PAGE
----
Orthodoxism Is Declining In the Overall Christian Population

(Brett Ziegler for USN&WR)

Leaders in the Orthodox Church say the religion may need to adapt to contemporary times to remain relevant.

A season of religious holidays around the world moves into higher gear on Wednesday with the observance of one of the most important saints in the Orthodox Church, a person whose gift-giving legacy is partially tied to the birth of the Santa Claus legend in the U.S. and Father Christmas in the U.K.

But with the arrival of St. Nicholas Day – observed on Dec. 6 in Western Christian nations but on different December days elsewhere – also come questions about the future place Orthodoxy will occupy in the larger Christian world, say analysts.

Orthodox Christians exist in greater numbers today than in the past, yet represent a diminished share of Christians worldwide. Confined primarily to an aging Europe and strongly tethered to tradition, Orthodox Christianity may need to change its ways to remain relevant, say some practitioners.

“People are sending out a signal that they don’t identify with structures of the past anymore and look for new forms of spirituality,” says the Rev. Cosmin Antonescu from the Saint Andrew Romanian Orthodox Church in Potomac, Maryland.

Around 260 million people in the world today identify themselves as Christian Orthodox, double the number registered a century ago, according to a report from the Pew Research Center, a nonpartisan think tank. Russia alone has more than 100 million followers, while more than 95 percent of people in predominantly Orthodox countries such as Moldova, Georgia, Romania and Greece report keeping icons at home.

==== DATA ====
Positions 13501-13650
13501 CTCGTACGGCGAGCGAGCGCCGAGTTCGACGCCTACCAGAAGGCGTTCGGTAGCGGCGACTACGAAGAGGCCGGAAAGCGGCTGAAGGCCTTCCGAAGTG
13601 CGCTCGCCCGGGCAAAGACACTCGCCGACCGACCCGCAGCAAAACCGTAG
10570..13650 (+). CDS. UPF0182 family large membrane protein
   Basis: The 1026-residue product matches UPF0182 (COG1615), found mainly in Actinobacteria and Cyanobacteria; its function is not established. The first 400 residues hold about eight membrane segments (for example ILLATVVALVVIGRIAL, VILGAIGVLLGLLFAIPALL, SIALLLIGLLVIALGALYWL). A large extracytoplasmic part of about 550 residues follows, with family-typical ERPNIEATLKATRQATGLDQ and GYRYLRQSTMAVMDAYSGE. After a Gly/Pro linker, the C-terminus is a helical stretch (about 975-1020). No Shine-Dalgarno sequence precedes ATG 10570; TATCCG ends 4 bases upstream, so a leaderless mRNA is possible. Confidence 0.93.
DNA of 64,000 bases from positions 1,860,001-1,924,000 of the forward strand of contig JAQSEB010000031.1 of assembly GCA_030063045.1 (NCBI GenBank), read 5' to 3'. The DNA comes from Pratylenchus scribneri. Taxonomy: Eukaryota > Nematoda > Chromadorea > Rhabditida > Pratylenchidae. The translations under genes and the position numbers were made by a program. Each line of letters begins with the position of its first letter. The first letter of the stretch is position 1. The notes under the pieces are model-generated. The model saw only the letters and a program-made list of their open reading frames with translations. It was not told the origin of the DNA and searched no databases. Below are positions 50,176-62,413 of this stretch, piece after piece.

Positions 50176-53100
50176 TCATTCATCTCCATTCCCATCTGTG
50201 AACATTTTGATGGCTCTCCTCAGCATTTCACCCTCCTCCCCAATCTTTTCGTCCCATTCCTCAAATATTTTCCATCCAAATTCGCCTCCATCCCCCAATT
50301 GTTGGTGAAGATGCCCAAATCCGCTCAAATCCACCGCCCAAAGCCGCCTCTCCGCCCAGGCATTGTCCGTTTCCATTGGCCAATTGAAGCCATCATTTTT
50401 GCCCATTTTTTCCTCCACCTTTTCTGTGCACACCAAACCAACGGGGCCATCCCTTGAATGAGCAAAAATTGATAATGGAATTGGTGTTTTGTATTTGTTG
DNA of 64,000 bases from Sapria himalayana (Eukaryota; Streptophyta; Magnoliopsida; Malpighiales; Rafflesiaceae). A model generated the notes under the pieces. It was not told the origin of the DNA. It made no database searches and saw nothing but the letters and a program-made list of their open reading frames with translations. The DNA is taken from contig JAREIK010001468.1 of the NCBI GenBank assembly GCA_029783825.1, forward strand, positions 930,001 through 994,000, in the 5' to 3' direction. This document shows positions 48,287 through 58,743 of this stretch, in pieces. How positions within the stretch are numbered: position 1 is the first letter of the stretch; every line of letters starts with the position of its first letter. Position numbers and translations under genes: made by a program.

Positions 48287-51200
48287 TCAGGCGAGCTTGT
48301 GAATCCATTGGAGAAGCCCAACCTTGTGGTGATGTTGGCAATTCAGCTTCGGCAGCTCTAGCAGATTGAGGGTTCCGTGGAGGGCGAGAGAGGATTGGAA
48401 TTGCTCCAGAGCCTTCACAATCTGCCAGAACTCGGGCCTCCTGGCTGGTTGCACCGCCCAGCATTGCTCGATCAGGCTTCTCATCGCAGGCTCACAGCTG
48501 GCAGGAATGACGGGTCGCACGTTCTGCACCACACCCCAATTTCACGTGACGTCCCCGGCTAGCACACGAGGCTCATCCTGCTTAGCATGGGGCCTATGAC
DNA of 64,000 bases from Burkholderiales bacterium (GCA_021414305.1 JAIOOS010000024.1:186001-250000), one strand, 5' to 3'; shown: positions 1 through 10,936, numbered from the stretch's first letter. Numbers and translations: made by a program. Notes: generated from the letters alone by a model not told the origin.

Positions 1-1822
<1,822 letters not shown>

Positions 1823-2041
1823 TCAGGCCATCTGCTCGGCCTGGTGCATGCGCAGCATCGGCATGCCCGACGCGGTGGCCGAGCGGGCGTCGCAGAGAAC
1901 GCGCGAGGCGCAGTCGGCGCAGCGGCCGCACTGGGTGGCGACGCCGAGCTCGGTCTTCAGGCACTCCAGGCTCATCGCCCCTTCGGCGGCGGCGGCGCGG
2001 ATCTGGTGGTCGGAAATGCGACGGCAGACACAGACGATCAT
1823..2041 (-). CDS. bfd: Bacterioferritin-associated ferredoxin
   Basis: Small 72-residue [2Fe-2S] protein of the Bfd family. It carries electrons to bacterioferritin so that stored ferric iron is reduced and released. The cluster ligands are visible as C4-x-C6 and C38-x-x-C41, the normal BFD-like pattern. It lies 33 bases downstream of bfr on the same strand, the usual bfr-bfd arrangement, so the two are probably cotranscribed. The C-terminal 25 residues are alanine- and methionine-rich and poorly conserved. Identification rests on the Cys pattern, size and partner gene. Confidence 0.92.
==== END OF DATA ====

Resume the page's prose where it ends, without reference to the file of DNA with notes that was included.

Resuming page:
Yet, as popular as Orthodoxy is in Eastern Europe, this branch or Christianity seems to be losing ground in the overall Christian population. Today, Orthodox Christians represent only 4 percent of the world’s population. Additionally, Orthodox followers account for 12 percent of Christians worldwide, down 8 percentage points from the levels in 1910, according to the Pew report.

The reasons for this decline are many, and experts say they have to do with history and a more rigid administrative structure of the overall Orthodox community.

After the East-West Schism of 1054 between the Orthodox and Roman Catholic churches, Orthodoxism was left isolated in a declining Byzantine Empire. As countries broke away from the empire, Orthodoxism developed in a more decentralized way. “All nations identifying themselves as Orthodox have their own independent ruling,” Antonescu says.

Click here to read more.

SOURCE: U.S. News and World Report
Sintia Radu

Share